10 thoughts on “The Struggle Is Real

  1. Hi Jo, Thank you for your posting and having the courage to write so honestly about your struggle with cancer and the huge impact it is having on your life. I get annoyed by sentimental/angelic adverts about cancer patients. I have lost my mum and sister to cancer and the end was not pretty, so I have no illusions about my final months when the time comes. So far I have been diagnosed with two different cancers both detected early and excised successfully, so thankfully there is currently no evidence of disease. I can’t image myself being very brave or a gracious patient, so I have great admiration for what you are achieving.

    Liked by 1 person

  2. Hi Jo. Your struggle with depression and your honesty about it is very inspiring. You really are one very strong human being… don’t ever forget that. I hope the tablets help in the short term… but perhaps look at some different types of solutions for depression. Maybe yoga or meditation or some kind of weekly retreat… even if its just a long walk in some beautiful place with the wonder of nature around you. This i would hope would lift your spirts. Big hug for you always

    Liked by 1 person

  3. Hi Jo. Thank for your latest post. It helps other people begin to understand (just a little bit) about what you are going through and how you cope. Hopefully that helps people like me not to say clumsy insensitive things (to you and others). As you know, we just want to help / support – but don’t always know what to do or say.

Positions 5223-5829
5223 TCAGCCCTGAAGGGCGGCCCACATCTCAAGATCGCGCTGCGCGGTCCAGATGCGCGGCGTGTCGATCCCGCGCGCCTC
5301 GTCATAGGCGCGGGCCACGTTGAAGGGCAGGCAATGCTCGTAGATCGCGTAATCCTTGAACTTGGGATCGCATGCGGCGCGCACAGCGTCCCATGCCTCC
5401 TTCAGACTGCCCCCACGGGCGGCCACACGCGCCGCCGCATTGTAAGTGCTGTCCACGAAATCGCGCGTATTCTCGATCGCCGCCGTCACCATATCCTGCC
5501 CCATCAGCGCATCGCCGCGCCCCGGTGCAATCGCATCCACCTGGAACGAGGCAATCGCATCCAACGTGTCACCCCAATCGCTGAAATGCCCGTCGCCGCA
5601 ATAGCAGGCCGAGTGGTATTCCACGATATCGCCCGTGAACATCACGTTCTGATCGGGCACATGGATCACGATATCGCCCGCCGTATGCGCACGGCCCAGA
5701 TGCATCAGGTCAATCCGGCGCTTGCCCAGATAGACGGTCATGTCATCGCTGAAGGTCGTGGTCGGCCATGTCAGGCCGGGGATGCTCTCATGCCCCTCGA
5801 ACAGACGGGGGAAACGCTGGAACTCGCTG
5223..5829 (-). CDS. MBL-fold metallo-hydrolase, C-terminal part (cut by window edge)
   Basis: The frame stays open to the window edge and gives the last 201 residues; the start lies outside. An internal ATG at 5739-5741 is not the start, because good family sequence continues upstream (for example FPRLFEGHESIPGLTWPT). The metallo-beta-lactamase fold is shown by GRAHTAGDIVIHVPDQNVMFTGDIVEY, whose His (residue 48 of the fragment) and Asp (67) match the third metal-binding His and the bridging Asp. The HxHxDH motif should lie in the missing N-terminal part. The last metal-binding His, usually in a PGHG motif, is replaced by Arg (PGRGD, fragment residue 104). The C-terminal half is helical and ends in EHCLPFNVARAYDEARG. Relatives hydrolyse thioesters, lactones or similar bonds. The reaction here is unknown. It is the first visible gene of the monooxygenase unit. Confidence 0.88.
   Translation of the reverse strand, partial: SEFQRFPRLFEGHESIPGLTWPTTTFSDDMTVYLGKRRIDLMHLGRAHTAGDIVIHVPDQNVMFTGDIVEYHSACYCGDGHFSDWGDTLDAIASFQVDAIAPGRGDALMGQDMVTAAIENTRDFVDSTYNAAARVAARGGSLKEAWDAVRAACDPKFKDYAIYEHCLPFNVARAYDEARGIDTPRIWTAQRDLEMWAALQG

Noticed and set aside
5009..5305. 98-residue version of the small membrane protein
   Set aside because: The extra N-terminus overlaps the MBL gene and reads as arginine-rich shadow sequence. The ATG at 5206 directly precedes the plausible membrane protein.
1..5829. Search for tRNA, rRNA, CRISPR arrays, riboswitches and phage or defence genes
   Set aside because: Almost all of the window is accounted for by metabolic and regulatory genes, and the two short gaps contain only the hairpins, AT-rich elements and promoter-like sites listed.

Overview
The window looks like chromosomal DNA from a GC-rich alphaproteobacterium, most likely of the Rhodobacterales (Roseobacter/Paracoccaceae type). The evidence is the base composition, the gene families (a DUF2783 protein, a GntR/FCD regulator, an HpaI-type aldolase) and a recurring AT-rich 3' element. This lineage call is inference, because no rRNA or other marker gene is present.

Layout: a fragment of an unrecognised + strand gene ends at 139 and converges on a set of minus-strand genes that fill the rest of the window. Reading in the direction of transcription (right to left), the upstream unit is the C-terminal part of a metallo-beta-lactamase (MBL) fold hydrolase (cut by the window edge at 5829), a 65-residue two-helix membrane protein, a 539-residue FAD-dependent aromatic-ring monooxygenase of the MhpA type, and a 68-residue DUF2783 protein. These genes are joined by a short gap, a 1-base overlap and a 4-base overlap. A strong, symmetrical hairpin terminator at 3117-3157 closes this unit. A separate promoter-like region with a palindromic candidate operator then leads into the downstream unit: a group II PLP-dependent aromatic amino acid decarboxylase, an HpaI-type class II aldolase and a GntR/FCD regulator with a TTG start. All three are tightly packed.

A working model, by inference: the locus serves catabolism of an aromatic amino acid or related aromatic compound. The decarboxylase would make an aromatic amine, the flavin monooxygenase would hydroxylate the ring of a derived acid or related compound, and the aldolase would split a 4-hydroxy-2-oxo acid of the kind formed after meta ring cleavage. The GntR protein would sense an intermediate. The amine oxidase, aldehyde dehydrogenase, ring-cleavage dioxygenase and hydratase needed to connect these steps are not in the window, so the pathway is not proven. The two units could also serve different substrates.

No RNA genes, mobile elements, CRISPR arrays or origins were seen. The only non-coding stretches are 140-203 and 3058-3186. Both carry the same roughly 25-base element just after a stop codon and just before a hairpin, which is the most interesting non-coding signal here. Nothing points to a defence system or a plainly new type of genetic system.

Replying to your posts always makes me stop / think. That’s a good thing and shows that you are engaging us (me).

    Thanks again for your posts 🙂


    Liked by 1 person

  4. Thank you for sharing Jo, I totally empathise in your view of the injustice of the world & what you’ve been forced to face. You are an inspiration & help many with your thoughts. You are brave in seeking help, I hope your medication lifts your spirits. 🌟


  5. This is beautifully written and sums up the struggle. The most pertinent point for me is yes, when you look well and have none of the obvious signs of cancer, people expect you to be fine and move on, and this is not possible. Sometimes I find myself putting on a happy front just to make others feel better. Thanks for this post. Xx

    Liked by 1 person

    • Hi Helen, thanks so much for reading and commenting on my blog post. It really helps me to get my feeling out there. I think there is often a stigma with antidepressants, a taboo that people don’t often talk about. Hope you’re doing ok x


  6. Hello, i too was diagnosed with Advanced MM ,which had spread to my Brain and i my groin,from my leg. I take a low dose Diazapam which helped me cope with the “short life expectancy” in 2014. Just before Christmas 2017 i had the news i never thought i would hear,that at this moment in time i am in remission ,(find this hard to write even),I have my driving license back after 3yrs ,ano
    ther little bonus i never thought would happen,It is sometimes a struggle but you have to remember nobody is promised tomorrow, illness or not, it is all about being here today and making the most of the here and now xx


  7. Thank you for sharing your feelings so honestly with us Jo and giving such an insight into your struggle. I do hope that the medication will afford you some peace of mind over the coming months. Thinking of you x

    Liked by 1 person